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Anti-Americanism Is Providing a Glue

The rhetoric from the leaders of Iran, Sudan and Venezuela at the U.N. shared a theme of outrage at the U.S., despite their differences.

September 22, 2006|Paul Richter | Times Staff Writer

WASHINGTON — The outpouring of anti-American rhetoric at the United Nations this week is demonstrating how anger at the United States is uniting the developing world in a way not seen since the 1980s, U.S. officials and analysts say.

Leaders such as Venezuela's Hugo Chavez, Sudan's Omar Hassan Ahmed Bashir and Iran's Mahmoud Ahmadinejad are divided by background and political philosophies, but they spoke as one at the General Assembly regarding perceived U.S. bullying and misdeeds.

Chavez denounced the "imperialist empire," Ahmadinejad railed against U.S. officials' pretensions to be the "rulers of the world," and Bashir complained about powerful intruders trampling his country's sovereignty.

"There's a new sense of the oppressed versus the oppressor," said a senior U.S. official, who asked to remain unnamed. "What they have in common is their hatred of the U.S., and it's created this solidarity across Third World lines."

That solidarity hasn't been seen in the developing world since leftist liberation movements faded after the collapse of the Soviet Union, he said.

The fallout from the U.S.-led invasion of Iraq and other Bush administration policies may be particularly visible in the new bonds between many Muslim nations and populist regimes of South America, an alliance that some call the "axis of the south."

Chavez has become a hero among Muslims, flattered with huge posters in Beirut and given lavish coverage in the news media from Morocco to Pakistan.

Anti-Americanism was the overarching theme last week in Havana at a 118-nation summit of the Non-Aligned Movement, whose headliners included Ahmadinejad, Chavez and Bolivian President Evo Morales. The leaders embodied a burgeoning spirit of defiance toward "the worldwide dictatorship by the United States," declared Cuban Vice President Carlos Lage Davila.

There is little doubt of the deepening unpopularity of the United States, even among longtime allies. Though the U.S. government has doubled its spending on public diplomacy, a poll this year by the Pew Charitable Trusts showed wide dissatisfaction with a central pillar of U.S. foreign policy, the "war against terrorism."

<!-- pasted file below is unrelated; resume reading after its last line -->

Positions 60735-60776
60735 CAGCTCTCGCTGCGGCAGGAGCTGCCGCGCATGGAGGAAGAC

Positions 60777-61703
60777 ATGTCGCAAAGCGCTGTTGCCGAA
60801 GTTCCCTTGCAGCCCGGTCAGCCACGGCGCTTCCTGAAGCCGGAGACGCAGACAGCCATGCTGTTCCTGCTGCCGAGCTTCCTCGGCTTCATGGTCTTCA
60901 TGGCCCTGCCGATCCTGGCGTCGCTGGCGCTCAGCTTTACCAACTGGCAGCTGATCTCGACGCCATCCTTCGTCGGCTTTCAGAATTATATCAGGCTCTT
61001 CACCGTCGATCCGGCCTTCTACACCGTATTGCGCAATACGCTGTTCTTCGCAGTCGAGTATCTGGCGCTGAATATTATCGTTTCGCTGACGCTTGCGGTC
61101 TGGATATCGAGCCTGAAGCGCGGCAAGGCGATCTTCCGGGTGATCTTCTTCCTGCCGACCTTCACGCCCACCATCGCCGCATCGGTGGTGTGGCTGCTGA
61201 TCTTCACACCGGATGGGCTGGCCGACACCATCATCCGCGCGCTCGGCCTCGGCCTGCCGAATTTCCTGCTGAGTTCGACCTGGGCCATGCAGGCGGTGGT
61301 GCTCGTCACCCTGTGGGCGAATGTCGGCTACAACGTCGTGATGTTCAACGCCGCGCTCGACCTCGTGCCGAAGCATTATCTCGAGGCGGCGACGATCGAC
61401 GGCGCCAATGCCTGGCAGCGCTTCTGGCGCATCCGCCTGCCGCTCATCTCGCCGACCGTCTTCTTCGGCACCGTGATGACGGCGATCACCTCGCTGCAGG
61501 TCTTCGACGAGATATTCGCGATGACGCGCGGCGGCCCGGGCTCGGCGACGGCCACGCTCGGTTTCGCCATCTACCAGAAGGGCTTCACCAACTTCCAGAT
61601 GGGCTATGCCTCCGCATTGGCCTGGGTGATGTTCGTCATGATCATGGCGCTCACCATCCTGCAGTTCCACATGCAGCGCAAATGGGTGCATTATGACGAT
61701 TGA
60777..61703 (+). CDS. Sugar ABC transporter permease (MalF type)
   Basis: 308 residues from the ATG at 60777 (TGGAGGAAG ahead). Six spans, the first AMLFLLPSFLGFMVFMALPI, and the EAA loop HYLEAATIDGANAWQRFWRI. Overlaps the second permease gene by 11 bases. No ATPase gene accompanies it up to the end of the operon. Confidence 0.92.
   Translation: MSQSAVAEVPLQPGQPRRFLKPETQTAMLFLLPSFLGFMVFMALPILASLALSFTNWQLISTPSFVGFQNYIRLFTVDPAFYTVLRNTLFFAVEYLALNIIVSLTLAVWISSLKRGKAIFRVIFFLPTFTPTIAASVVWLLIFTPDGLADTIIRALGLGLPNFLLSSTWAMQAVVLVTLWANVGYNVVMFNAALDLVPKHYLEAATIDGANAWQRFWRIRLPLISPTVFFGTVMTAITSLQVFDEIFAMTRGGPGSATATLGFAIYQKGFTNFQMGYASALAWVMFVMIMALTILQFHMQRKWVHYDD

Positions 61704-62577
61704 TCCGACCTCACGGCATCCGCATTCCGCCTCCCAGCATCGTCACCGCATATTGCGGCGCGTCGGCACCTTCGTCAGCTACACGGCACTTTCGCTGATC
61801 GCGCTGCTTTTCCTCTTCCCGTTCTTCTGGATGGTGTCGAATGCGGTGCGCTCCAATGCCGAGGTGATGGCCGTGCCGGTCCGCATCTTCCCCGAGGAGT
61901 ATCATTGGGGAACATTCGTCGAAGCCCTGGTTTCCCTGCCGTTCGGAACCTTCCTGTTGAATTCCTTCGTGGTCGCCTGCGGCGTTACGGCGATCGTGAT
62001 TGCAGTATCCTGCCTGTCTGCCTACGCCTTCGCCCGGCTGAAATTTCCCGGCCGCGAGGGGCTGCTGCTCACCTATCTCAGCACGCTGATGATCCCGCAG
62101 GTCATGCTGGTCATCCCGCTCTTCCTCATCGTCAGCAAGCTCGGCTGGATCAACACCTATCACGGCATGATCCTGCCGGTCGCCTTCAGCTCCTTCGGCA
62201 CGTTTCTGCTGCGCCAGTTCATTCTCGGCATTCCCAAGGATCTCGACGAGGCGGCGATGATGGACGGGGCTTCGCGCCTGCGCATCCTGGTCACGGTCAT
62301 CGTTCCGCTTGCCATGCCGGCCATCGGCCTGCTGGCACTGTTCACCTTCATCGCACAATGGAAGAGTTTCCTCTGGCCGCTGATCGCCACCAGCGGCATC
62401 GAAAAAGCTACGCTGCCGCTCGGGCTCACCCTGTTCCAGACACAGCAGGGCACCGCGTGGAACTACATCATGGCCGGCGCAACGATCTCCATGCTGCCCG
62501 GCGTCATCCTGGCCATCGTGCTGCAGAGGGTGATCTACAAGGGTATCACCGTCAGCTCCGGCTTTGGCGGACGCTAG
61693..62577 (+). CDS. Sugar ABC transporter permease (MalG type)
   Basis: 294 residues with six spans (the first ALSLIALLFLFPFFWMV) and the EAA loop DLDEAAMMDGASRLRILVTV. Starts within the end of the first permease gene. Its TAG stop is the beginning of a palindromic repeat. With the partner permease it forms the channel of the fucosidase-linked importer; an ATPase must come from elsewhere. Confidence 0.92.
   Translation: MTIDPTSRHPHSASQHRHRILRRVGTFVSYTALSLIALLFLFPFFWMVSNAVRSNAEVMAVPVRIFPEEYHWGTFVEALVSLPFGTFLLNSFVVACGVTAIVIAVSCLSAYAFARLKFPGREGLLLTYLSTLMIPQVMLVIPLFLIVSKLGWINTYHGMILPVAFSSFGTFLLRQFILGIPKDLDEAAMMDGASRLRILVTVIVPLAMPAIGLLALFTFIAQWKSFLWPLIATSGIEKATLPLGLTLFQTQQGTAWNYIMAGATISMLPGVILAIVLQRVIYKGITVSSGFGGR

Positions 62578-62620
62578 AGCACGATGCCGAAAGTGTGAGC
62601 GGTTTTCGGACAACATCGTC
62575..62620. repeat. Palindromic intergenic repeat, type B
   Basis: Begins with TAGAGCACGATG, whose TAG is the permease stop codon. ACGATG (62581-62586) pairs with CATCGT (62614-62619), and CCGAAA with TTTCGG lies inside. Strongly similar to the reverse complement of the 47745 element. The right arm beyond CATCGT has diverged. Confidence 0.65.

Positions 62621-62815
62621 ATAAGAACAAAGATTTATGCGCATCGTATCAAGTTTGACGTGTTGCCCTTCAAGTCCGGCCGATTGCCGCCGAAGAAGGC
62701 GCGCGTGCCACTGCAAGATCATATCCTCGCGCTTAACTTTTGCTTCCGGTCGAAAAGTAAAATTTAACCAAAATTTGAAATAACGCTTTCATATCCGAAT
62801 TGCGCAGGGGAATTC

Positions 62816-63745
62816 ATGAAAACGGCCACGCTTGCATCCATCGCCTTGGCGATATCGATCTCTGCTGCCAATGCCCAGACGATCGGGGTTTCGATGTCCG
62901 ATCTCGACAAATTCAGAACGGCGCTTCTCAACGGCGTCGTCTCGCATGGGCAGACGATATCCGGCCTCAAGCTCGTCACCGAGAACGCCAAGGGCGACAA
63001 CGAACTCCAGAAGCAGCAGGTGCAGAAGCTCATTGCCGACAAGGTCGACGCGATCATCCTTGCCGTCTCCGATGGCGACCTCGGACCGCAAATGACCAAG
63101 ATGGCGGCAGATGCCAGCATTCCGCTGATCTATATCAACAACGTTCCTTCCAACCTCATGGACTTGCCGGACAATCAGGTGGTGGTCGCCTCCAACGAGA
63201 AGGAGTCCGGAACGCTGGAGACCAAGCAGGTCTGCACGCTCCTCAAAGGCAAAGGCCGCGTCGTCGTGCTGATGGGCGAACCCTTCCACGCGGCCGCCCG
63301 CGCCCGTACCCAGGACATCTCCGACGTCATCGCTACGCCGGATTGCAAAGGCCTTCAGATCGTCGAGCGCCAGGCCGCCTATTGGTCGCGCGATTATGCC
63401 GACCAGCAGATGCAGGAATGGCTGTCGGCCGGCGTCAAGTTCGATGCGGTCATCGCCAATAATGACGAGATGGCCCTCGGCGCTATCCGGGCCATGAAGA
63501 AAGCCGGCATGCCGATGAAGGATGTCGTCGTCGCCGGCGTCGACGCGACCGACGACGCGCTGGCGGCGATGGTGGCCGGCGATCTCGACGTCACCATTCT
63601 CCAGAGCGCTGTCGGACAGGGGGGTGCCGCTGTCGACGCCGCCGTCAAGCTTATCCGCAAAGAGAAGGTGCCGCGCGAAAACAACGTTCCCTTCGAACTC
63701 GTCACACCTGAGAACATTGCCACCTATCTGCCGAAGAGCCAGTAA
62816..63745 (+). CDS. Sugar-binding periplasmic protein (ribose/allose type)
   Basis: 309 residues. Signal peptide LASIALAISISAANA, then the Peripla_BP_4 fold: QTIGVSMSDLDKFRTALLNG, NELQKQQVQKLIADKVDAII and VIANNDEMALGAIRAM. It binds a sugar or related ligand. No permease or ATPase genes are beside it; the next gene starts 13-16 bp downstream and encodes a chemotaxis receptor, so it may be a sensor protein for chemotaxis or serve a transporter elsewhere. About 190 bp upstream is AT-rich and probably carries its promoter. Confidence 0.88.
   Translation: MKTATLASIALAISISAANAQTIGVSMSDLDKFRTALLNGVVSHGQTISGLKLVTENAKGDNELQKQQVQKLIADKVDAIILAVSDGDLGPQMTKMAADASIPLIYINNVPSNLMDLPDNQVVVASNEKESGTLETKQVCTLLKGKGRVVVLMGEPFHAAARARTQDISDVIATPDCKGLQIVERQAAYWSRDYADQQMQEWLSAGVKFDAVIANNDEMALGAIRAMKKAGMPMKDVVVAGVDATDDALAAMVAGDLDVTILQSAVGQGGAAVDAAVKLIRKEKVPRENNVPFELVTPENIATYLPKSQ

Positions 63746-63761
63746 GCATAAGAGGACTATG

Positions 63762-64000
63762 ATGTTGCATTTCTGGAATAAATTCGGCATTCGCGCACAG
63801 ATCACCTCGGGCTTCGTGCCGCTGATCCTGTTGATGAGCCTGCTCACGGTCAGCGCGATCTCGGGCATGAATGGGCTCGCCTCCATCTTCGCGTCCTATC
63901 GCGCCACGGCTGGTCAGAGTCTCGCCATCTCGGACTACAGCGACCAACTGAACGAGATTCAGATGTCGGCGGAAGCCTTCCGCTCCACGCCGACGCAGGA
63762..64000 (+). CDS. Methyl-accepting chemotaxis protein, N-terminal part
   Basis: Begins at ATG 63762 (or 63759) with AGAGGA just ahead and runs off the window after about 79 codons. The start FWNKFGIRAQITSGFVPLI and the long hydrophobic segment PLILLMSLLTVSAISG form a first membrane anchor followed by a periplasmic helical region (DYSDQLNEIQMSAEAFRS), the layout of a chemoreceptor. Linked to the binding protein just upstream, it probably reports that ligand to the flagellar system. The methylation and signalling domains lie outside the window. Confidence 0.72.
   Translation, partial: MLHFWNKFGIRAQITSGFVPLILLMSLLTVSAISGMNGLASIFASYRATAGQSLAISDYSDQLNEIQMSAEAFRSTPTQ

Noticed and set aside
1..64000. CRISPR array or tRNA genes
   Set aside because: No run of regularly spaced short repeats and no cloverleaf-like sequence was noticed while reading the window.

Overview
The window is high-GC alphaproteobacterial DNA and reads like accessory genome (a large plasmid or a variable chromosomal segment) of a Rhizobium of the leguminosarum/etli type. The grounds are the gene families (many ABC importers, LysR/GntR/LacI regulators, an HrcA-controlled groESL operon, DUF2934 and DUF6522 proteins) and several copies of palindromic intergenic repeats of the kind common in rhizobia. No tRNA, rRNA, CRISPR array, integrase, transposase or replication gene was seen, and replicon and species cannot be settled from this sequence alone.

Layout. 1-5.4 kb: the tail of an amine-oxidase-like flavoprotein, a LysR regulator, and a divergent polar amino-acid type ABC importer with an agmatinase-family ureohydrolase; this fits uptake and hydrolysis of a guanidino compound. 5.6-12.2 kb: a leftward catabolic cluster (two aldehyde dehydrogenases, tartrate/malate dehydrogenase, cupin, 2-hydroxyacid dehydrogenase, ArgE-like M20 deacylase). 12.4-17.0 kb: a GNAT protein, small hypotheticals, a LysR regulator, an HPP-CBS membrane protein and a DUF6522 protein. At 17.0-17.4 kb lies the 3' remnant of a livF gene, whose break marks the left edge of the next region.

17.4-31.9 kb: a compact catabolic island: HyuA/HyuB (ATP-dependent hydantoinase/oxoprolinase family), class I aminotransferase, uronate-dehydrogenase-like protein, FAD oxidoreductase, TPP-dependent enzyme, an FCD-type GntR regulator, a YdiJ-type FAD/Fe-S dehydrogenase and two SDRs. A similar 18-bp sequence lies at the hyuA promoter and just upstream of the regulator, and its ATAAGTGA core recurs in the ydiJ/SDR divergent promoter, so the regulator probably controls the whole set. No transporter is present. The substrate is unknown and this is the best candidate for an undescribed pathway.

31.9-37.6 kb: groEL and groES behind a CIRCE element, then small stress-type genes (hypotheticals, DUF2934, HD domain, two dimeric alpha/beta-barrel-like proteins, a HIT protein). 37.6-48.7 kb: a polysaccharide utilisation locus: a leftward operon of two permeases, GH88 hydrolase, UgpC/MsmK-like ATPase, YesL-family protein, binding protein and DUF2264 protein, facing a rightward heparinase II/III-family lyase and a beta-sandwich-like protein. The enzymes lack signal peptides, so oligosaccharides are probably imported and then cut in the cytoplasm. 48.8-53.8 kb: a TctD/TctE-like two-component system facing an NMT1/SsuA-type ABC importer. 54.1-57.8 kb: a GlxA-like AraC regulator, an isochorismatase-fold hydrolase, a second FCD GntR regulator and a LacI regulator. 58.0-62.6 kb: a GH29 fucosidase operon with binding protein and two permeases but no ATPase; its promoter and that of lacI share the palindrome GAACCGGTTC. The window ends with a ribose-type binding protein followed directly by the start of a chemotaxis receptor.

When people in largely Muslim nations were asked whether they approved of "U.S.-led efforts to fight terrorism," 82% in Egypt said no, as did 74% in Jordan, 77% in Turkey and 50% in Pakistan. The results in some European countries were similar. In Spain, 76% of those surveyed said they did not approve; in France, it was 57%.

U.S. officials say they don't believe the growing Third World solidarity constitutes a strategic threat.

Though Chavez visits Iran and Syria, and talks about defense ties, oil sales and economic deals with these countries, North Korea and others, administration officials take the view that the Venezuelan's declarations are mostly posturing to create an impression at home that he has stature as a world leader.

The administration acknowledges that such contacts reinforce anti-Americanism and add to the already sobering public diplomacy challenge. "It creates this impression that everybody is rising up against the Americans, and that's a problem," said the senior U.S. official.

Some outsiders say these new bonds are more than an image problem.

Chavez, for example, has won substantial support from Latin American governments for his bid to win a nonpermanent seat on the U.N. Security Council, even as the Bush administration has campaigned to have the seat go to the friendlier Guatemala. If Venezuela wins, the United States, in addition to facing a barrage of rhetoric, will have a harder time collecting the votes it needs on the council.

This Third World solidarity also has made it easier for Bashir to block a U.N. peacekeeping deployment in the Darfur region of his country, said Lee Feinstein of the Council on Foreign Relations in Washington.

Bashir "has succeeded in interfering with the U.N. deployment by depicting this as an old-fashioned 'us versus the United States,' " said Feinstein, a senior State Department official during the Clinton administration. "The American ability to credibly rally the international community on behalf of the vulnerable in Darfur has been eroded by this unpopularity."

Feinstein said that in drawing together these parts of the world, U.S. unpopularity "has created real diplomatic problems for the country, many of them second-order, but also some big ones."

The State Department has sought to not overreact to the efforts of Chavez and others to forge such alliances, but domestic pressure has been building from conservatives for U.S. diplomats to do more about the situation.

Prominent Republican lawmakers regularly ask State Department officials what more diplomacy can do about Chavez's efforts to build power alliances. And it is clear that this week's outpouring of anger in New York has spread alarm in some quarters and will bring more pressure for the administration to react.

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